Sowing seeds for God’s Kingdom

Matthew 13:1-9, 18-23

Do you know the story of Johnny Appleseed?  You and I can tell how many seeds there are in an apple, but only God can tell how many apples there are in a seed.

  1. Sowing in the morning, sowing seeds of kindness, Sowing in the noontide and the dewy eve; Waiting for the harvest, and the time of reaping, We shall come rejoicing, bringing in the sheaves.
    • Refrain: Bringing in the sheaves, bringing in the sheaves, We shall come rejoicing, bringing in the sheaves; Bringing in the sheaves, bringing in the sheaves, We shall come rejoicing, bringing in the sheaves.
  2. Sowing in the sunshine, sowing in the shadows, Fearing neither clouds nor winter’s chilling breeze; By and by the harvest, and the labor ended, We shall come rejoicing, bringing in the sheaves.
  3. Going forth with weeping, sowing for the Master, Though the loss sustained our spirit often grieves; When our weeping’s over, He will bid us welcome, We shall come rejoicing, bringing in the sheaves.

Today we’re going to look at the parable of the Sower.  Specifically, I want to focus on the Seed. You see, when we surrender ourselves to being a follower of Christ, we are also called to become Sowers of the Word of God. We are called to plant seeds for God’s Kingdom.

I. Encouragement

A. First, we are called to plant seeds of encouragement.

We are living in a pretty discouraging time.  People need to hear more than a single word of encouragement. We need to be sowers of encouragement.

B. We are called to plants seeds of encouragement in the lives of everyone we touch, our children, grand children, coworkers, neighbors, the people in the seats next to you, in front of you and behind you. We’re called to plant seeds of encouragement for the Kingdom of God.

Mom looked out the window and saw her daughter in the newly planted flower garden. Her daughter was strategically placing artificial flowers around the flower garden. Mom came out and asked the girl what she was doing. The little girl looked up at her mother and said, “I’m putting them here to encourage the real ones.”

That little girl got the idea. We’re called to plant seeds of encouragement.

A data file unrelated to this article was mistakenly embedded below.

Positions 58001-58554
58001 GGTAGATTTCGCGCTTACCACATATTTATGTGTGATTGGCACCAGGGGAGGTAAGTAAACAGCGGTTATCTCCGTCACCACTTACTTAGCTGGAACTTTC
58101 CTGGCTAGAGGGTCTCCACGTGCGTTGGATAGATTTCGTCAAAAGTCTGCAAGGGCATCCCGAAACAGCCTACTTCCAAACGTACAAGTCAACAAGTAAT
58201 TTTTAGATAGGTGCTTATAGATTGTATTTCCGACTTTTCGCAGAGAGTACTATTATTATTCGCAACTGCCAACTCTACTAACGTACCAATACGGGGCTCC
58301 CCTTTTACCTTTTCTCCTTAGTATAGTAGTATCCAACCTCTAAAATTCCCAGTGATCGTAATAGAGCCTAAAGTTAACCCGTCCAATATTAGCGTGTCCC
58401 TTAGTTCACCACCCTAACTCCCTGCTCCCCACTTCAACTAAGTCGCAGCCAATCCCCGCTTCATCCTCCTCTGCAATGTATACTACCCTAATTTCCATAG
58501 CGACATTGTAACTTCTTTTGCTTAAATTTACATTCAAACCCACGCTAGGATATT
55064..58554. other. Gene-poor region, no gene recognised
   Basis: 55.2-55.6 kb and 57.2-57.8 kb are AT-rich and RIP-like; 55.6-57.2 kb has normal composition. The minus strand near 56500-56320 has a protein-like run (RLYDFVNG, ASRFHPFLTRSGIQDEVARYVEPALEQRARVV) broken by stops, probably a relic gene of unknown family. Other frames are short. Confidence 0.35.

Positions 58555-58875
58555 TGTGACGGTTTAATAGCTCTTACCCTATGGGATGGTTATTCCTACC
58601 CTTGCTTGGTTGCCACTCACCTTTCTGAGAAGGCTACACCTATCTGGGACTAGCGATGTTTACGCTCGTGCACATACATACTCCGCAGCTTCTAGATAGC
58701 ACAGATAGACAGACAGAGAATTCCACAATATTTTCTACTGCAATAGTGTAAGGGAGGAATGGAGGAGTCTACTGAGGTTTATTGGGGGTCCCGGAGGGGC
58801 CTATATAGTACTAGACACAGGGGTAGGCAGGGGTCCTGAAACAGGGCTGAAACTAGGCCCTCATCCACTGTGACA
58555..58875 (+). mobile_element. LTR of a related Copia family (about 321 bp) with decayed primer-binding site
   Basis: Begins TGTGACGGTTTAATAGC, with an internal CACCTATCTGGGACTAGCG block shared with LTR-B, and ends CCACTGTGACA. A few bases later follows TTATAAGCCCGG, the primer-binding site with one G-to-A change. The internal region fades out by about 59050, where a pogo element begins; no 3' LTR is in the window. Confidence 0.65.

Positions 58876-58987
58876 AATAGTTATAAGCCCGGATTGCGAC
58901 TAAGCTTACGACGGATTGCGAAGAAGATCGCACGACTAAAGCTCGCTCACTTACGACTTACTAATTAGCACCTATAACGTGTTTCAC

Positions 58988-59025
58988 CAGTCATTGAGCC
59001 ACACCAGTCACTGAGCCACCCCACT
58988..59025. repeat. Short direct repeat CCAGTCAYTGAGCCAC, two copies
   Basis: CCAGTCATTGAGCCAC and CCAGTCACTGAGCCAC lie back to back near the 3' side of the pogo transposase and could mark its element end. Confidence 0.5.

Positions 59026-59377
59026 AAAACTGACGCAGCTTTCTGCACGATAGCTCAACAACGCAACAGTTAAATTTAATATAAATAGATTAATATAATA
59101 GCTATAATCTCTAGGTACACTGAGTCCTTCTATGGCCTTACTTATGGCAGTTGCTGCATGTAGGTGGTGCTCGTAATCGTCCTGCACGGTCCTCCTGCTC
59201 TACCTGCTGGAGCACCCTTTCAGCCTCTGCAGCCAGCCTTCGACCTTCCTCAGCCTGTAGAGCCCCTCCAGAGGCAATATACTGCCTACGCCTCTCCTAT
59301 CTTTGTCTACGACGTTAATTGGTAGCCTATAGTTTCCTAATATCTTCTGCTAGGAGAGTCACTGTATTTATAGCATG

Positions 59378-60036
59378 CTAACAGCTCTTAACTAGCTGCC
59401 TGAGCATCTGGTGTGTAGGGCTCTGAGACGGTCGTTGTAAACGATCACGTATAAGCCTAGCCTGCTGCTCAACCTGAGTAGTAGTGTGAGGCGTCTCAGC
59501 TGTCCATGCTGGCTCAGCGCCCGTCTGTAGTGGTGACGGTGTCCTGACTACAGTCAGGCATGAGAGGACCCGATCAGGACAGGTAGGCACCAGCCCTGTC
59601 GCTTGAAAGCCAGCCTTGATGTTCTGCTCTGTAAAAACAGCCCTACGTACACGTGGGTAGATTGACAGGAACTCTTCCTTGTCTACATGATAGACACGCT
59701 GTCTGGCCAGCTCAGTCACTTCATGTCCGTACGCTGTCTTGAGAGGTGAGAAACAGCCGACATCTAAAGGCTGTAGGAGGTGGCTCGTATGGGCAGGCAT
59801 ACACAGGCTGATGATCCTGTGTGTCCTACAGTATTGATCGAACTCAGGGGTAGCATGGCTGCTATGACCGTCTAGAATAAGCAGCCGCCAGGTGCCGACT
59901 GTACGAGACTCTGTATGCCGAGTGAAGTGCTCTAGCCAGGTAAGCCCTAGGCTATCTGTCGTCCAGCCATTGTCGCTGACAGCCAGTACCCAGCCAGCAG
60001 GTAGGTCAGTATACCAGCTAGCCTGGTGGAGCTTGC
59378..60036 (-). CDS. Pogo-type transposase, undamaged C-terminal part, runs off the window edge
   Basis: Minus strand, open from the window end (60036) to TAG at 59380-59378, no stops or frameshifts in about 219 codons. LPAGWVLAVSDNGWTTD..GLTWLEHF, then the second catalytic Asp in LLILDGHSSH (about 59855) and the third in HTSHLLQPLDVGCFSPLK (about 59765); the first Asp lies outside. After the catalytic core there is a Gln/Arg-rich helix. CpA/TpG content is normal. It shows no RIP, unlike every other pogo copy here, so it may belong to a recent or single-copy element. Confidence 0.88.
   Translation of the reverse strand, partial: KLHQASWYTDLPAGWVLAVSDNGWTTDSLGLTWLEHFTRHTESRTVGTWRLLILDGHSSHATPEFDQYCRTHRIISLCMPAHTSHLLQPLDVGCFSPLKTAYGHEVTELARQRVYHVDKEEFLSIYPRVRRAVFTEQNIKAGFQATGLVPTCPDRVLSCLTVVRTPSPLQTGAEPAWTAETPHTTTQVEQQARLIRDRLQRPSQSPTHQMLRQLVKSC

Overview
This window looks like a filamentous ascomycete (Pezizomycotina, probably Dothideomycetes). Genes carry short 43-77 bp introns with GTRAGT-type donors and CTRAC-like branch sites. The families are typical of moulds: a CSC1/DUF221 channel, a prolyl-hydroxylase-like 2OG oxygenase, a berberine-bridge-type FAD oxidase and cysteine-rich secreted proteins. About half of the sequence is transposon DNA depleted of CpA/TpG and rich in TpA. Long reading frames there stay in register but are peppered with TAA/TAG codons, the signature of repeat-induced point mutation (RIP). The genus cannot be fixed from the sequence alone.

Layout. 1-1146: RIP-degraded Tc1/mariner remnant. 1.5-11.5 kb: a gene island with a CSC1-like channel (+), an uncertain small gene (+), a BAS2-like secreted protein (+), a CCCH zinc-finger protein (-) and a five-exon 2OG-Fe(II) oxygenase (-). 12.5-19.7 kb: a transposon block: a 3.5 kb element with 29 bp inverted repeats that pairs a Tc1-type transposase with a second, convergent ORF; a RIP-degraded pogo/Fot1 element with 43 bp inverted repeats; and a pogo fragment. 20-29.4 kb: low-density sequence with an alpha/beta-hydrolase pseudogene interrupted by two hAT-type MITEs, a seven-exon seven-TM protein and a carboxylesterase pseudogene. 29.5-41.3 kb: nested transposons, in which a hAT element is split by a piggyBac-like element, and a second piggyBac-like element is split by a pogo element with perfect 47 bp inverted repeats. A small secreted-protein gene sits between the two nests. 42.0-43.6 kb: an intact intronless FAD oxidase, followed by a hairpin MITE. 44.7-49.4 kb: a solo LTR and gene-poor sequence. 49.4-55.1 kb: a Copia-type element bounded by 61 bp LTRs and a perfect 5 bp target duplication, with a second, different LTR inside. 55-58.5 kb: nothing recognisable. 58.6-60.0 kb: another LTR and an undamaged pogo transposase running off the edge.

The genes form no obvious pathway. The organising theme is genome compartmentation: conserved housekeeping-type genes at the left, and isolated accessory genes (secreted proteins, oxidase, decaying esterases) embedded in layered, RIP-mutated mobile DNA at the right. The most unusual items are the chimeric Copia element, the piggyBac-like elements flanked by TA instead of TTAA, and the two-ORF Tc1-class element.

The New Testament does not demand that we understand Christ. Rather, The Gospel  offers  the burden-lightening insight that Christ understands us. We do not have to understand Easter to experience Easter.

Christ’s capacity for understanding defies our comprehension. This one who inspires magnificent visions also ministers amid shattered dreams. This one known as the Prince of Peace does not shy away from chaos and conflict. This one who taught us to pray accepts people who are so troubled that they can’t pray. This one who offers salvation identifies with people confounded by feelings of lostness. This one who offers unmatched encouragement knows better than any other the depths of discouragement.

Do you hear? Do you grasp the meaning? If you did not sense the joy of Easter morning, if you have not felt Christ rise, if you cannot shout hallelujah, that does not mean that you must drop your head and take off toward Emmaus or some other place to give up. Christ understands. He understands you. So, Christ appears.

The presence of Christ among us does not depend upon the quality of our understanding of Christ or even upon the nature of our reception of his presence. Christ appears in the midst of people not even looking for him.

II. Hope

A. Second, we are called to plant seeds of hope.

If we don’t have hope, we’re dead in the water. Hope feeds our soul and gives wings to our faith. Hope keeps us going. Hope is a like a flashlight in the dark.

The movie Desperaux is about a mouse who would rather read books than eat them like all the other mice. Tiny and graced with oversized ears, Despereaux was born too big for his little world. Refusing to live his life cowering like a mouse, he befriends a Princess named Pea and learns to read stories of knights, dragons and fair maidens. Banished from Mouseworld for being more man than mouse, Despereaux is rescued by another outcast, Roscuro, who also wants to hear the tales. After Princess Pea is kidnapped, Despereaux discovers he is the only one who can rescue her, and that even the tiniest mouse can find the courage of a knight in shining armor.

In one scene the Narrator says: “Did a book ever speak to you? Almost like it was written for you? Desperaux loved it all, every bit of it, the truth, the justice, the bravery, the sword fighting. He even loved things you wouldn’t suspect. The story said she was a prisoner but that wasn’t totally true because she had hope. And whenever you have hope you’re never really anybody’s prisoner.”

The scene zooms in on a princess looking out a window. She says to herself, “Someday my prince will come.” The Narrator asks, “But how did she know that?” And Desperaux asks, “Yeah, how did she know that?”

For us it’s because of “Hope” born of Christ. William Barclay in his commentary on Romans wrote: “The Christian hope is the hope which has seen everything and endured everything, and has still not despaired, because it believes in God. The Christian hope is not hope in the human spirit, in human goodness, in human endurance, in human achievement; the Christian hope is hope in the power of God.” (1)

Peter reminds us in his first letter: “Blessed be the God and Father of our Lord Jesus Christ! By his great mercy he has given us a new birth into a living hope through the resurrection of Jesus Christ from the dead, and into an inheritance that is imperishable, undefiled, and unfading, kept in heaven for you.” 1 Peter 1:3-4 (NRSV) Because of the living hope we have been born into through Christ, we are called to plant seeds of hope.